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Restoring wetlands more popular for landowners

Restoring wetlands more popular for landowners

wetland habitat construction

A conservation biologist has seen a move toward turning low areas “where you are losing crop four out of every five years” into wetland habitats.

Whether it’s making use of unproductive land or trying to boost wildlife habitats, a drive to restore wetlands has been hitting agriculture.

Jason Bleich, a private lands biologist for the U.S. Fish and Wildlife Service, said he has seen a lot of momentum in recent years as farmers and conservation programs have connected and found good use for land that might have seemed previously unusable.

“I think people are really starting to realize the low areas where you are losing crop four out of every five years, you might be better putting that into conservation programs and not farming it,” Bleich said. “You are putting inputs in there and losing it to flooding or down a tile drain. If you don’t farm those areas and just farm the best acres on your farm, you’ll get a better return on investment.”

Bleich, who is based in east central Illinois, said he has been working with other conservation groups, such as Pheasants Forever, and landowners to create more sustainable land and habitats. He said projects range from installing a water control structure on existing tile to elaborate projects that require excavation and installing pipe structure.

He credited the move to significantly more awareness of conservation and water quality, particularly from absentee landowners who rent their land out to farmers.

“There’s more landowners that maybe don’t live on the farm or they live in the city, and especially with that crowd, we are seeing a lot more awareness,” he said. “They are really wanting to do cover crops and conservation acres. I think farmers and absentee landowners are seeing the benefits of these projects from a conservation and a pocketbook standpoint.”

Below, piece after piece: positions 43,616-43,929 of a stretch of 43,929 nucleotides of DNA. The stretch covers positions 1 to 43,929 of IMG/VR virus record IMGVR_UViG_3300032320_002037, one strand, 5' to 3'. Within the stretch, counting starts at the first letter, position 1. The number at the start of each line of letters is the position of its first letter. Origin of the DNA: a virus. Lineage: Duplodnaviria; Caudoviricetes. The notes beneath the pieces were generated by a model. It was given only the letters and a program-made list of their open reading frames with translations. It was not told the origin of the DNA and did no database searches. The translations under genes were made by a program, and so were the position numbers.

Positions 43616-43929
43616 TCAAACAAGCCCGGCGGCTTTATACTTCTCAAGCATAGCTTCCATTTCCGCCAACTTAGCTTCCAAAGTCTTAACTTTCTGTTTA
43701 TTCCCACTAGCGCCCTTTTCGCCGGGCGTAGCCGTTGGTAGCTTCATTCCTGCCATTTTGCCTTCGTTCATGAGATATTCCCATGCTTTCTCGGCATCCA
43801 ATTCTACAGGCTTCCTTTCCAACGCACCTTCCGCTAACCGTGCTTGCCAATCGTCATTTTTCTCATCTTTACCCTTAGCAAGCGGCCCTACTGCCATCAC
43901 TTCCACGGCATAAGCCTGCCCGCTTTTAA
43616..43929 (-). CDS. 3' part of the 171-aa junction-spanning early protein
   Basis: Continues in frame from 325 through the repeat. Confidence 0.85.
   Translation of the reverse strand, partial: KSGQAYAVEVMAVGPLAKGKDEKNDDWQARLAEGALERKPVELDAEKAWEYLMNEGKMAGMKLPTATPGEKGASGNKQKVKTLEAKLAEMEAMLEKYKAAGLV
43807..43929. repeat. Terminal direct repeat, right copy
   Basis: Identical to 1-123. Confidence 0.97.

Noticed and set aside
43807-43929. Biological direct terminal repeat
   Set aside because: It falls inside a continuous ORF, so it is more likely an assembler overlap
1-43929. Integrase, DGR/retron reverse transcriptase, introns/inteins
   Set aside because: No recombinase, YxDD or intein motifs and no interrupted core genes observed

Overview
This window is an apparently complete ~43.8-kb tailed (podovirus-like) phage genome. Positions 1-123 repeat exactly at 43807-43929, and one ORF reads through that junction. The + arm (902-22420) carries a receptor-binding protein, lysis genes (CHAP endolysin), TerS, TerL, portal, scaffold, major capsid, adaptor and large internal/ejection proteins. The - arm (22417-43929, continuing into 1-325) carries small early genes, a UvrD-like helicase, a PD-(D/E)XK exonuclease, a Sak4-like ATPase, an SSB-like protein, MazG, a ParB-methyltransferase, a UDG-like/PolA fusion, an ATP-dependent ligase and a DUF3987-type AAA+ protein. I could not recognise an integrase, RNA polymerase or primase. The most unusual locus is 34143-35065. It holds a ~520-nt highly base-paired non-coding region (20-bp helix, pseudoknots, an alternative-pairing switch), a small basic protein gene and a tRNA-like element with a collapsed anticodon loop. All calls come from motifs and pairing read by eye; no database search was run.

Having a wetland can encourage more wildlife activity, particularly over the fall and spring months as migratory birds change locations. One way to boost that activity and crop production is by utilizing water control structures for when the crop is harvested in the fall.

“Once the crop is out, through the fall and early spring we try to hold water there for the migrating birds, but it also doubles at keeping the water table high in the drought months in the summer,” said Bleich.

He said projects like these can have a simple one- to two-month turnaround depending on what permits and consultations with other agencies are required, but on average might take close to six months to a year. Some of the more complex wetland restorations or installments could take even longer.

“We are working with a recreational landowner who wants to flood his whole property for duck hunting and that might take a year to two years,” Bleich said.

There are some cost-share programs that can help, but some landowners are doing these projects simply because they see those benefits as invaluable. Farmers work outside nearly every day and have motivation to keep their acres sustainable, he said.

“We work with a lot of farmers who are hunters or outdoor enthusiasts,” Bleich said. “They want to see more wildlife on their property.”

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